Centrifugal Pumps – What You Need To Know



 

Centrifugal pumps are mechanical devices that have been designed to move fluid by transferring rotational energy into fluid pressure. This is achieved through one or several driven rotors known as impellers. The primary function of the impeller is to increase fluid velocity and pressure, which is then directed towards the pump’s outlet. Generally, the pump’s cast has been designed to constrict the fluid from its inlet.

How Centrifugal Pumps Work

Every component in a pump plays a huge role in either directing or increasing velocity and pressure. However, the impellers are vital components in which without, the pump will not work. In other words, impellers are the most important in a centrifugal pump. Impellers come in different designs and have a series of curved vanes, which are sandwiched between two discs (for enclosed impellers). When it comes to fluids with solid matter, then an open or semi-opened impeller is best. Taking a look at flux pumps will help in understanding more of the options given.

When it comes to pump casting, there are two basic designs which are: Volute and Diffuser. The primary purpose of each design translates to the fluid’s flow (controlled pressure discharge).

Volute Casting Design Vs. Diffuser Case Design

The truth is that both apply similar basic principles to diffuser design. Diffuser designs can be tailored to a specific application, which is why they are the most efficient. On the other hand, volute casting design best suits applications that involve solid matter or fluids with high viscosity. However, the unevenness of the volute design will often lead to greater wear of the driveshaft and impeller.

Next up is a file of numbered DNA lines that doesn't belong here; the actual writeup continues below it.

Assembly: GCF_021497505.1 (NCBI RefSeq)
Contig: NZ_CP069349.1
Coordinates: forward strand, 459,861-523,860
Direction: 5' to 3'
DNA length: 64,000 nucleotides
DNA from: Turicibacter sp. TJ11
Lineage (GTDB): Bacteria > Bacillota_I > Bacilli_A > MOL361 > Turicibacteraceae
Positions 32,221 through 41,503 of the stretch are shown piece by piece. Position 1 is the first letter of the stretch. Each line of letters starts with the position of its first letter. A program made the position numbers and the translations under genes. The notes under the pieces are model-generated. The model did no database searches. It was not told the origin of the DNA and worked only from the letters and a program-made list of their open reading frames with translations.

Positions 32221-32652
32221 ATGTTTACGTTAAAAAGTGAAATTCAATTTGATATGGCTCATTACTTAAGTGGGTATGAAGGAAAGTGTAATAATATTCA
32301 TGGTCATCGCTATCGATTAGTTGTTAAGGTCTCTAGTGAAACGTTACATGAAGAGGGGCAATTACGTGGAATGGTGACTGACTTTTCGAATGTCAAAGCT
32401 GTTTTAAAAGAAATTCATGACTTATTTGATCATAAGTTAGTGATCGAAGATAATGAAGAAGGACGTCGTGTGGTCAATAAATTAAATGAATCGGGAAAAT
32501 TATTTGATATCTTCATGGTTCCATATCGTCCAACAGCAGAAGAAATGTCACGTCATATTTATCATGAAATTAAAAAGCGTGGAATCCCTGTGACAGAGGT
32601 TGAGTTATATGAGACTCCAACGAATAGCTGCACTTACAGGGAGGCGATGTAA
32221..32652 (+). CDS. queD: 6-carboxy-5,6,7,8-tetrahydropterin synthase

The Main Features of a Centrifugal Pump

Pumps can be categorised under two main families which are: centrifugal and positive displacement pumps. Unlike positive displacement pumps, centrifugal pumps are generally designed for high flows and low viscosity liquids (below 0.1cP). About 90% of pumps found in chemical plants are centrifugal pumps. However, there are specific applications which will demand positive displacement pumps.

The Limitations of Centrifugal Pumps

For centrifugal pumps to be efficient, they rely on the constant high-speed rotating impellers. However, when it comes to fluids with high viscosity, centrifugal pumps are less effective. That is because they experience high resistance, and high pressure is required to maintain a specific flow rate. Therefore, a centrifugal pump will struggle to maintain pressure when it comes to thick fluids of up to 200cP. In fact, it will make a motor overheat. Also to be considered is Fleet BioPocessing, this engages you further.

In other words, thick fluids such as mud, high viscosity oil, and others will cause excessive wear and overheating. All these are a recipe for damage and premature pump failures. Therefore, when it comes to high viscosity fluids, it is wise to invest in positive displacement pumps. These pumps operate at low speeds and less prone to problems found in centrifugal pumps.

Another limitation is that the high speed of the impeller may damage any fluid that is sensitive to shearing (such as biological or slurries liquids) in a centrifugal pump. In such a case, it is wise to consider low-speed positive displacement pumps.

 

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